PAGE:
Mower Gang member Tim Wood gets to work cleaning up Berry Elementary School's playground on June 24, 2020. (Photo by Adam Fox-Long)
Mower Gang member Tim Wood gets to work cleaning up Berry Elementary School's playground on June 24, 2020. (Photo by Adam Fox-Long)

For a decade now, Detroit Mower Gang has maintained the city’s abandoned, overgrown parks and playgrounds so kids can have a safe place to play.

DETROIT, MI — They mow Detroit’s abandoned parks, repair its playgrounds, and have a blast doing it. As far as gangs go, the Detroit Mower Gang is made up of some of the most jolly and giving people you’ll ever meet — and they’re banded by a mission to make parks safe for Detroit’s kids. 

Mower Gang founder Tom Nardone, from Birmingham, Michigan, told The ‘Gander that when Detroit was nearing bankruptcy in 2010 and announced they could only care for 72 of the city’s 300 parks, he recognized an opportunity to make a tangible contribution. 

“They said that they were gonna close the parks, but they never said what that meant,” Nardone said. “Like what, how do you close the park? If you don’t have any money, you’re not going to build a wall around them. Essentially, it just meant they were just going to stop mowing them and leave them be. They picked up all the trash cans and they left. So I thought to myself, man, I could mow a park. I could buy a lawn tractor on Craigslist.”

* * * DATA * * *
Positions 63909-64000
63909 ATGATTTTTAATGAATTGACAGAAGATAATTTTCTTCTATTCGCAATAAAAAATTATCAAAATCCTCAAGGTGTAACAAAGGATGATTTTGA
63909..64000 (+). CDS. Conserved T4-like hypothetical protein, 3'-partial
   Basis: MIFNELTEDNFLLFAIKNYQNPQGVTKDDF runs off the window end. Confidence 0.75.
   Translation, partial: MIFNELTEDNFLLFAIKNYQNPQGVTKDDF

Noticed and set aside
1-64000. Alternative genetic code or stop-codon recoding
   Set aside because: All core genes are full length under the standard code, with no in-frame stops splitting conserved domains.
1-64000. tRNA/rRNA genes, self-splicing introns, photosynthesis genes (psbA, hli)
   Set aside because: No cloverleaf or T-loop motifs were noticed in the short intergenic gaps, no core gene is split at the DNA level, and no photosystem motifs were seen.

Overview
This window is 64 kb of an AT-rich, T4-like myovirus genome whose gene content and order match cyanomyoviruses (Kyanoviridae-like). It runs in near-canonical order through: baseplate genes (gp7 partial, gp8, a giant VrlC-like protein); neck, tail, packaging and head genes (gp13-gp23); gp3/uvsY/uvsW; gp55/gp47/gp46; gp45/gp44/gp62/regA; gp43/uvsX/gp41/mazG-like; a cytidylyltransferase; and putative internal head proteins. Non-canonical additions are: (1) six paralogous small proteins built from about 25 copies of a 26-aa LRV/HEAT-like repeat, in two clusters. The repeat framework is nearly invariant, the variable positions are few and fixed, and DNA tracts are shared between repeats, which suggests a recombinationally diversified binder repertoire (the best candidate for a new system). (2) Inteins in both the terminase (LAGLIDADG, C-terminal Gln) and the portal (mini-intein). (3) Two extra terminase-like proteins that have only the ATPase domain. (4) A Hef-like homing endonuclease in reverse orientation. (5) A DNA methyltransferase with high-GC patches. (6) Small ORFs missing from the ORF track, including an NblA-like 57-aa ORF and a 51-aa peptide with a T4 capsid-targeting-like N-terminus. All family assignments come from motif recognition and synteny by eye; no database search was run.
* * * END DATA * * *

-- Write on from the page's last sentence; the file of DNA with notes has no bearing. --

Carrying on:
So that’s just what he did. But after successfully mowing a handful of smaller parks on his own, Nardone set his sights on Detroit’s Riverside Park, which was bigger than he could handle. It was time to recruit reinforcements. 

“I knew it would need more people than just me,” Nardone said, “so I started to form a gang. It’s like a biker gang, but it’s a mower gang. And I just made a group on Facebook … and all these people came out of the woodwork eventually and showed up to help. It’s been great. So that’s 10 years.”